Soybeans continued to rally overnight gaining 8 cents and eclipsing $13.50 for the first time since September. Wheat was also strong to the upside advancing 7 cents while corn lagged behind with only a 2 cent gain.
Soybeans continue to find support from strong short-run demand. Although Thursday’s export sales were below expectations, there continues to be buyers of US beans when many traders had expected it to dry up completely with Brazil beginning to harvest. Total bean sales year-to-date of 43.2 MMT far exceed the 41.2 MMT forecast for the entire year by USDA. Also helping give the market some upside was a forecast by USDA for long-term supply and demand showing 2014 soybean plantings at only 78 million acres, while some in the trade are expecting that number to come in at 80 million in USDA’s first survey at the end of March.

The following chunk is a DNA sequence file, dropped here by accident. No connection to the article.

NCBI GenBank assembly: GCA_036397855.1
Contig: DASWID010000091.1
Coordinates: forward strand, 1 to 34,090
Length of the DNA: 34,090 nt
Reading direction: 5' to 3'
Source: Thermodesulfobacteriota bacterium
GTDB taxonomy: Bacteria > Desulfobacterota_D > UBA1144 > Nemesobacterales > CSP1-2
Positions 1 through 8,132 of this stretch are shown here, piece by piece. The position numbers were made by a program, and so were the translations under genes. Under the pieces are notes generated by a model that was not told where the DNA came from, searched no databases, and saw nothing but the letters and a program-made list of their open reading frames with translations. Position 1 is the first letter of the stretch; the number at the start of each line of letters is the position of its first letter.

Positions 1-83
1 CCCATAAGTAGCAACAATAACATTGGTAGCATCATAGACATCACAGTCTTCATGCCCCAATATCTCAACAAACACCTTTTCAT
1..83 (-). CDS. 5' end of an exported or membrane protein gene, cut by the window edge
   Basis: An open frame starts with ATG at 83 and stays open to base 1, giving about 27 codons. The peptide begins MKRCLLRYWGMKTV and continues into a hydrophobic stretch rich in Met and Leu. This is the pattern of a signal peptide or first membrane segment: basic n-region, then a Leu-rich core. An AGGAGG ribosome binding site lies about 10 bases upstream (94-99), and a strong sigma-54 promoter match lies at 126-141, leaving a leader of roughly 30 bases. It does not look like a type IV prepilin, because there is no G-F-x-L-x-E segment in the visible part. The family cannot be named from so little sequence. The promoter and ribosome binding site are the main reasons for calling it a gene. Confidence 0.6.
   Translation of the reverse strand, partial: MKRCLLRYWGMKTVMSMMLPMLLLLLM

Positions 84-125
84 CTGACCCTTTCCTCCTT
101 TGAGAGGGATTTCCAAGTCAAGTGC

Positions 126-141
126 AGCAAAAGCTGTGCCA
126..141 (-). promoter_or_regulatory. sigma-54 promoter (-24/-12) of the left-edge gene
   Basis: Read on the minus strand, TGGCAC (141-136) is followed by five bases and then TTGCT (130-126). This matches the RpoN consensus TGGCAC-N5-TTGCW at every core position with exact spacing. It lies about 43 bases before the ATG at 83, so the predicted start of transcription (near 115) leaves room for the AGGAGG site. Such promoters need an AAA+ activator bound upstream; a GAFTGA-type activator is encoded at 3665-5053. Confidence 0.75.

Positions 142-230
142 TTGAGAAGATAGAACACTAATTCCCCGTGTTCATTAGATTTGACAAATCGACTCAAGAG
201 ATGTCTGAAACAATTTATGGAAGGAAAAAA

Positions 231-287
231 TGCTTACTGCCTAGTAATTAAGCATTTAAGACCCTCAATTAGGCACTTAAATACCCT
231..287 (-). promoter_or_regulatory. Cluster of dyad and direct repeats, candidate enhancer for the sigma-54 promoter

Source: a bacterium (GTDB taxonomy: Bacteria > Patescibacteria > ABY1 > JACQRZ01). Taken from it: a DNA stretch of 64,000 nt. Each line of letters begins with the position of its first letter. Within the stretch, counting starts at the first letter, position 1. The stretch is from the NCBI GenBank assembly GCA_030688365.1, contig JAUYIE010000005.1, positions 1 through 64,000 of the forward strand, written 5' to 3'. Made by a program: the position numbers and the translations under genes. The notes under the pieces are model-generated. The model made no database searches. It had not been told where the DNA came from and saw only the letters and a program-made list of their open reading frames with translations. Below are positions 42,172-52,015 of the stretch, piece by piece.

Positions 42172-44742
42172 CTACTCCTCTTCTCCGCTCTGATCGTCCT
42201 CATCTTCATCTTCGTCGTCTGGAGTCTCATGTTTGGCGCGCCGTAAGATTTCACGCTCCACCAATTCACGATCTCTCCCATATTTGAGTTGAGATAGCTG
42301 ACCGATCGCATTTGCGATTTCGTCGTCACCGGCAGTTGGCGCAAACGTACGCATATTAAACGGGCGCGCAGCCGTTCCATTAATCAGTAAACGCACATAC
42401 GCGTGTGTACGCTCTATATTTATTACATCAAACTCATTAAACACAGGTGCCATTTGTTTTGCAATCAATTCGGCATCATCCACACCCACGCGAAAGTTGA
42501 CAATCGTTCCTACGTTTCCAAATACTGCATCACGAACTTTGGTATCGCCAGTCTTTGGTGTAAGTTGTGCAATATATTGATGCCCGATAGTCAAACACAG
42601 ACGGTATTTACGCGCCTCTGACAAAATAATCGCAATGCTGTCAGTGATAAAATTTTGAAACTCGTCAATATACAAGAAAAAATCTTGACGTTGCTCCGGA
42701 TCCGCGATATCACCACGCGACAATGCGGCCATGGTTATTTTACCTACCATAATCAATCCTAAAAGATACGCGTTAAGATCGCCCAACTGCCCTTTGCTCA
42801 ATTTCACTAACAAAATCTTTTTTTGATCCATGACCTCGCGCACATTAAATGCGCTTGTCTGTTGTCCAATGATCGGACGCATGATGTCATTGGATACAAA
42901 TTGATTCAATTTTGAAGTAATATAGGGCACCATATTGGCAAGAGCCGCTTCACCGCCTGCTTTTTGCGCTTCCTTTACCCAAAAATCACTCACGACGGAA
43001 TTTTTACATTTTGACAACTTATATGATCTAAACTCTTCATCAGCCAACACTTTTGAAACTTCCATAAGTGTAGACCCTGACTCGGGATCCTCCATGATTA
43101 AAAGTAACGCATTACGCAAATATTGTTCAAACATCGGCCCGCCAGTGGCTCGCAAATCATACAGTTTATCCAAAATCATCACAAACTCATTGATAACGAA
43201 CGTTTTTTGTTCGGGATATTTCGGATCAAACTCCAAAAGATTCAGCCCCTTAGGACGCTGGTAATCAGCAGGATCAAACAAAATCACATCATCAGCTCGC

For corn, USDA’s 2014 planting numbers were higher than expected at 93.5 million. The big shocker is an ending stocks projection for 2014/15 of 2.6 billion bushels, a big jump from current stocks, just under 1.5 billion bushels. If realized, that kind of stocks would likely push corn futures into the mid $3 level. Corn exports continue to benefit from lack of competition from Ukraine. The ag minster their reported that Feb exports will continue to be slow with corn exports expected to only reach 2.4 MMT for February. In January, Ukraine grain exports fell by 40% month-on-month mainly due to port and rail issues which limited movement.
For wheat, flooding in Europe and dry weather in the US Plains is helping to give a bit of a lift to wheat prices after they hit a3-year low last month. However, India expects to harvest a record crop in 2014 with the ag minister there projecting production to top 95.6 MMT, up from 92.5 MMT projected by USDA in 2013. India already has burdensome stockpiles of wheat and continues to aggressively move supplies to the world market. Overnight, Iraq announced a tender to buy at least 50,000 MT of wheat from the US, Canada or Australia.